HAATI survivors replace canonical telomeres with blocks of generic heterochromatin

Abstract

The notion that telomeres are essential for chromosome linearity stems from the existence of two chief dangers: inappropriate DNA damage response (DDR) reactions that mistake natural chromosome ends for double-strand DNA breaks (DSBs), and the progressive loss of DNA from chromosomal termini due to the end replication problem. Telomeres avert the former peril by binding sequence-specific end-protection factors that control the access of DDR activities1,2. The latter threat is tackled by recruiting telomerase, a reverse transcriptase that uses an integral RNA subunit to template the addition of telomere repeats to chromosome ends3. Here we describe an alternative mode of linear chromosome maintenance in which canonical telomeres are superseded by blocks of heterochromatin. We show that in the absence of telomerase, Schizosaccharomyces pombe cells can survive telomere sequence loss by continually amplifying and rearranging heterochromatic sequences. Because the heterochromatin assembly machinery is required for this survival mode, we have termed it ‘HAATI’ (heterochromatin amplification-mediated and telomerase-independent). HAATI uses the canonical end-protection protein Pot1 (ref. 4) and its interacting partner Ccq1 (ref. 5) to preserve chromosome linearity. The data suggest a model in which Ccq1 is recruited by the amplified heterochromatin and provides an anchor for Pot1, which accomplishes its end-protection function in the absence of its cognate DNA-binding sequence. HAATI resembles the chromosome end-maintenance strategy found in Drosophila melanogaster, which lacks specific telomere sequences but nonetheless assembles terminal heterochromatin structures that recruit end-protection factors. These findings reveal a previously unrecognized mode by which cancer cells might escape the requirement for telomerase activation, and offer a tool for studying genomes that sustain unusually high levels of heterochromatinization.

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Figure 1: Characterization of HAATI strains.
Figure 2: Trt1 addition reveals extensive genomic rearrangements in HAATI cells.
Figure 3: HAATI survival requires Clr4 and Rhp51.
Figure 4: HAATI strains lack terminal telomere sequences but require Pot1 for end-protection.

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Acknowledgements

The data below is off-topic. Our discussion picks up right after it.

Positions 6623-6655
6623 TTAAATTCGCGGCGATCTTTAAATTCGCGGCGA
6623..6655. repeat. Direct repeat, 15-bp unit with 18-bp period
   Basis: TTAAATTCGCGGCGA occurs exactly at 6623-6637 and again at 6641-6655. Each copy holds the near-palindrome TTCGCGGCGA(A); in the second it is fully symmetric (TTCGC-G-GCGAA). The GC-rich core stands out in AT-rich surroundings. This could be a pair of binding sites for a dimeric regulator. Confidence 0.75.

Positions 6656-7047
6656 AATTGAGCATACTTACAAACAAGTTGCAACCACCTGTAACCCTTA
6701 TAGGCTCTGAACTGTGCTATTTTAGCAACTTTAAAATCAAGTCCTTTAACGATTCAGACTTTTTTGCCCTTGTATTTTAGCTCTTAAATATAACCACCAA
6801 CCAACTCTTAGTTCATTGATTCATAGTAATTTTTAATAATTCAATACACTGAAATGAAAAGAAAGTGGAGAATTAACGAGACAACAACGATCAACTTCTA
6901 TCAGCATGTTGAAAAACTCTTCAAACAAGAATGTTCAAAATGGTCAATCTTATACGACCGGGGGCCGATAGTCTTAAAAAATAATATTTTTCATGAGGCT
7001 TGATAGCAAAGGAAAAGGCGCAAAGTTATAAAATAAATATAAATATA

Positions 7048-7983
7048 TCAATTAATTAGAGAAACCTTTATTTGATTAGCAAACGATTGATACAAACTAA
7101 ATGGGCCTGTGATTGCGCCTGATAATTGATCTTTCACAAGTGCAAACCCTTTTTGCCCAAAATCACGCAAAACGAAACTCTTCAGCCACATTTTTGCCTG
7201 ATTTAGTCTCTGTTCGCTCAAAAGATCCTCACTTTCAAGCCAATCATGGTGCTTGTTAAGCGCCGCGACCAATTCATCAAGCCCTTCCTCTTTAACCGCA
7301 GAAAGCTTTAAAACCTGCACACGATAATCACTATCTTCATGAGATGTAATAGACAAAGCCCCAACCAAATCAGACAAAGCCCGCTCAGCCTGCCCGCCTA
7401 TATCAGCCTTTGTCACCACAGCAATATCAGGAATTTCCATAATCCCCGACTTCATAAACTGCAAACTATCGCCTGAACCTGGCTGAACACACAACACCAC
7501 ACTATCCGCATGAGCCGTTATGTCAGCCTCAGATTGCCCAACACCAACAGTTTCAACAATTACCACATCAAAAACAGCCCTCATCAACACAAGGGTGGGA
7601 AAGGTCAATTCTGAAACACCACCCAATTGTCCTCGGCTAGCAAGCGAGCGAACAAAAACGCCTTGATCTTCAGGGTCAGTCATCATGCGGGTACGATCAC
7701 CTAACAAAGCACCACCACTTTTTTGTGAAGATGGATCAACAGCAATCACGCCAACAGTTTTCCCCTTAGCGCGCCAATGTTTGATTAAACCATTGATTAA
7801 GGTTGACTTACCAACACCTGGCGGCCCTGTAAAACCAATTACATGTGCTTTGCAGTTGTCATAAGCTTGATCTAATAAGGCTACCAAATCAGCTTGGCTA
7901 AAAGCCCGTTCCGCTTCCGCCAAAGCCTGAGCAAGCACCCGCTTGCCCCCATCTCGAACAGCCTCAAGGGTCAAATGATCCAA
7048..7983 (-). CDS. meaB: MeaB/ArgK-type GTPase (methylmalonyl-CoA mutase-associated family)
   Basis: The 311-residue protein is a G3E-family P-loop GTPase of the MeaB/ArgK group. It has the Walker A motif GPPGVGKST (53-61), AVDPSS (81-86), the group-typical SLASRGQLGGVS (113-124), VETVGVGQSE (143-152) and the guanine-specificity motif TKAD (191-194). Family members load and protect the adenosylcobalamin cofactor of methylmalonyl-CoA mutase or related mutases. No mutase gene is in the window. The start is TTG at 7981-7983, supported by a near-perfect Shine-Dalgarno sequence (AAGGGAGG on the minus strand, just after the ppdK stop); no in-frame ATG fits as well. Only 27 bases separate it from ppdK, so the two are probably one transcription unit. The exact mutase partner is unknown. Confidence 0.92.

We thank T. Cech for discussions and gratefully acknowledge that initial work by T.M.N. on reintroducing Trt1 to circular strains was performed in the Cech laboratory. We thank our current and former laboratory members for discussions and advice. This work was supported by Cancer Research UK.

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Contributions

D.J. performed the experiments in Figs 3 and 4, Supplementary Figs 6 and 9–17 and Supplementary Tables 1 and 2, and reproduced Figs 1a, b, 2a, d and Supplementary Figs 2 and 8a. A.K.H. first isolated HAATI survivors and performed the experiments in Figs 1 and 2b–d, and Supplementary Figs 2, 4, 5 and 8. T.M.N. performed the experiments in Fig. 2a. K.M.M. first showed that circular strains are hypersensitive to DSB-inducing agents. J.P.C. designed and supervised the study. J.P.C. and D.J. generated the figures and wrote the paper.

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Correspondence to Julia Promisel Cooper.

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The authors declare no competing financial interests.

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The file contains Supplementary Figures 1-17 with legends, Supplementary Tables 1-2 and a Strain Table. (PDF 913 kb)

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Jain, D., Hebden, A., Nakamura, T. et al. HAATI survivors replace canonical telomeres with blocks of generic heterochromatin. Nature 467, 223–227 (2010). https://doi.org/10.1038/nature09374

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